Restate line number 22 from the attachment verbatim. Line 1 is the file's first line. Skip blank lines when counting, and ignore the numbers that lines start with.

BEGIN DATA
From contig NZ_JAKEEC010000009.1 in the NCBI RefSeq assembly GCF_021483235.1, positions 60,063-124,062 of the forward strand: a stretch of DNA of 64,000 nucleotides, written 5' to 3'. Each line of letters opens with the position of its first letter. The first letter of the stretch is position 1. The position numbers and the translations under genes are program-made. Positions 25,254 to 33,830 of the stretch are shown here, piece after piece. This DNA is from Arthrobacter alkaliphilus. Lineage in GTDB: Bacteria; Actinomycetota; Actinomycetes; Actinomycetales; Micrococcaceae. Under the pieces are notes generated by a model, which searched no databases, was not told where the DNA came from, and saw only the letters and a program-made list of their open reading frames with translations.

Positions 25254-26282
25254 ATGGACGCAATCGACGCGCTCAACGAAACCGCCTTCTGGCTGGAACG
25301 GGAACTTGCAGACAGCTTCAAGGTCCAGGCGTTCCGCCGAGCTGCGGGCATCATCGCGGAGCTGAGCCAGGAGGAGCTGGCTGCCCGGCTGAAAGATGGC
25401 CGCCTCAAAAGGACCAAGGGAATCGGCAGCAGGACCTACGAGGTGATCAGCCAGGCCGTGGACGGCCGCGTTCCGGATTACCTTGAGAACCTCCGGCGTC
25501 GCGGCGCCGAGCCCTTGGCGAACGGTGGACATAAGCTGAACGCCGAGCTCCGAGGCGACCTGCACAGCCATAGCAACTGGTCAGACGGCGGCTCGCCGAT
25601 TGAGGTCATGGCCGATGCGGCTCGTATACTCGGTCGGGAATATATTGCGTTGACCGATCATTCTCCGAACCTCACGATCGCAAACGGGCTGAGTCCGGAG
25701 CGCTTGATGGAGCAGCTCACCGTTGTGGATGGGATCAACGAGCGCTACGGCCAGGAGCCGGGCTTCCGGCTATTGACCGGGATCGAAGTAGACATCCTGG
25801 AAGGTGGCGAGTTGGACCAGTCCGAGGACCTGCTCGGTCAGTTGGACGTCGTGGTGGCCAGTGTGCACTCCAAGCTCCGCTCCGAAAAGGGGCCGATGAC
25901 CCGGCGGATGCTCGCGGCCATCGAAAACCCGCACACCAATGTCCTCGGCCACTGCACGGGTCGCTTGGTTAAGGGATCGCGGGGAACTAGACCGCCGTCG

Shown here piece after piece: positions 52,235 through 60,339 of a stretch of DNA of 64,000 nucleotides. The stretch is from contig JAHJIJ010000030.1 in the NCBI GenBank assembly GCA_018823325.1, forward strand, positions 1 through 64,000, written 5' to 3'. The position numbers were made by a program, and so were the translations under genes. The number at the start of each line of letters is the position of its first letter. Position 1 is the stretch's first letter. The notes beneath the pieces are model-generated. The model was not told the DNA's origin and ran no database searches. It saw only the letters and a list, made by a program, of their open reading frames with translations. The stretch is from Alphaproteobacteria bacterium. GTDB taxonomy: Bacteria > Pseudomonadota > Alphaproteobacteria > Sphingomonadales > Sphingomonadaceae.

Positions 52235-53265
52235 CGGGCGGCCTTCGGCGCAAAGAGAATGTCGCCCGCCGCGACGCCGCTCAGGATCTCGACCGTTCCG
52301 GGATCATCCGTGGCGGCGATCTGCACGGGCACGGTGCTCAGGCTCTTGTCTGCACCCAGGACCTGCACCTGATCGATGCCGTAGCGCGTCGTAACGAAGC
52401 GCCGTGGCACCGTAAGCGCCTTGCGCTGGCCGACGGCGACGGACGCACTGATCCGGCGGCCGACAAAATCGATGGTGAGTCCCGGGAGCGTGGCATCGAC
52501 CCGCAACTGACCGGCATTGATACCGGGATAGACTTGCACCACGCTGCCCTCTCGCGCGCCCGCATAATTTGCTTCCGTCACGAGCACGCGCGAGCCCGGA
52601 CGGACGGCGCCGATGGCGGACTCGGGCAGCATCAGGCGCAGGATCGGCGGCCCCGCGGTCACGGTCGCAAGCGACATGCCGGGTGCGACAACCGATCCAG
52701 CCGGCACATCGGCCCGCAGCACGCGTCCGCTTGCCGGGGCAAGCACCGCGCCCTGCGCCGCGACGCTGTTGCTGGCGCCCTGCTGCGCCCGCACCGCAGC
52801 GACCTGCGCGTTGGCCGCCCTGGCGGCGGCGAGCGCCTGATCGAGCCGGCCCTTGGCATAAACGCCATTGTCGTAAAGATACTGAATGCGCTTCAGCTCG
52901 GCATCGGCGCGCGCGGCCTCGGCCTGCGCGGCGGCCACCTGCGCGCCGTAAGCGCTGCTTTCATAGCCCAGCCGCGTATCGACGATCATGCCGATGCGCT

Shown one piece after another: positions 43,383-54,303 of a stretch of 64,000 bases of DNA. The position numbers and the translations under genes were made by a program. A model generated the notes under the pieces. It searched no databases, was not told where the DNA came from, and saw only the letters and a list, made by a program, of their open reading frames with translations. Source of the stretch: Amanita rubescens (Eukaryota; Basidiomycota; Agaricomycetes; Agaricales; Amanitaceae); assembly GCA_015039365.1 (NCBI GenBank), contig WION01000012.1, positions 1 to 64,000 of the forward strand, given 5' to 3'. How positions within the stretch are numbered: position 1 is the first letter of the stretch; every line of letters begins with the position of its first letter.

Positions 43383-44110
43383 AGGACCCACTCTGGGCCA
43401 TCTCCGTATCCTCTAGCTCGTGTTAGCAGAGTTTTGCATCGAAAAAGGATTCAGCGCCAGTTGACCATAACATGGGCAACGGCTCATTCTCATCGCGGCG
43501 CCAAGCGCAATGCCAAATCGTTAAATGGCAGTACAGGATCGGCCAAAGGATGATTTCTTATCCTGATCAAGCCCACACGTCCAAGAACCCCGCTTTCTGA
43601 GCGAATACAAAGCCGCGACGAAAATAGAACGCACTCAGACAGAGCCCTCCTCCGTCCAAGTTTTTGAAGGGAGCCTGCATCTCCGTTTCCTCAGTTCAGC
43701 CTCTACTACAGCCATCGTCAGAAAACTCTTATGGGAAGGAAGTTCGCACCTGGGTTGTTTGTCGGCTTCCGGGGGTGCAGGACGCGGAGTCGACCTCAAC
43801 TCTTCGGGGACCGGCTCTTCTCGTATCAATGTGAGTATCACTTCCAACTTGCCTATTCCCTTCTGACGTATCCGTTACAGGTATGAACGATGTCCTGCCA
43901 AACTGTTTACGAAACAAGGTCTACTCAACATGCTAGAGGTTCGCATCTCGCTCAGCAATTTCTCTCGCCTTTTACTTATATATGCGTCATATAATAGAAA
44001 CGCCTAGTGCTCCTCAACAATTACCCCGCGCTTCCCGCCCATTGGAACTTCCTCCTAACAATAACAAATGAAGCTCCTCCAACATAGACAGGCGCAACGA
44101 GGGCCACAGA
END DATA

Positions 43383-44110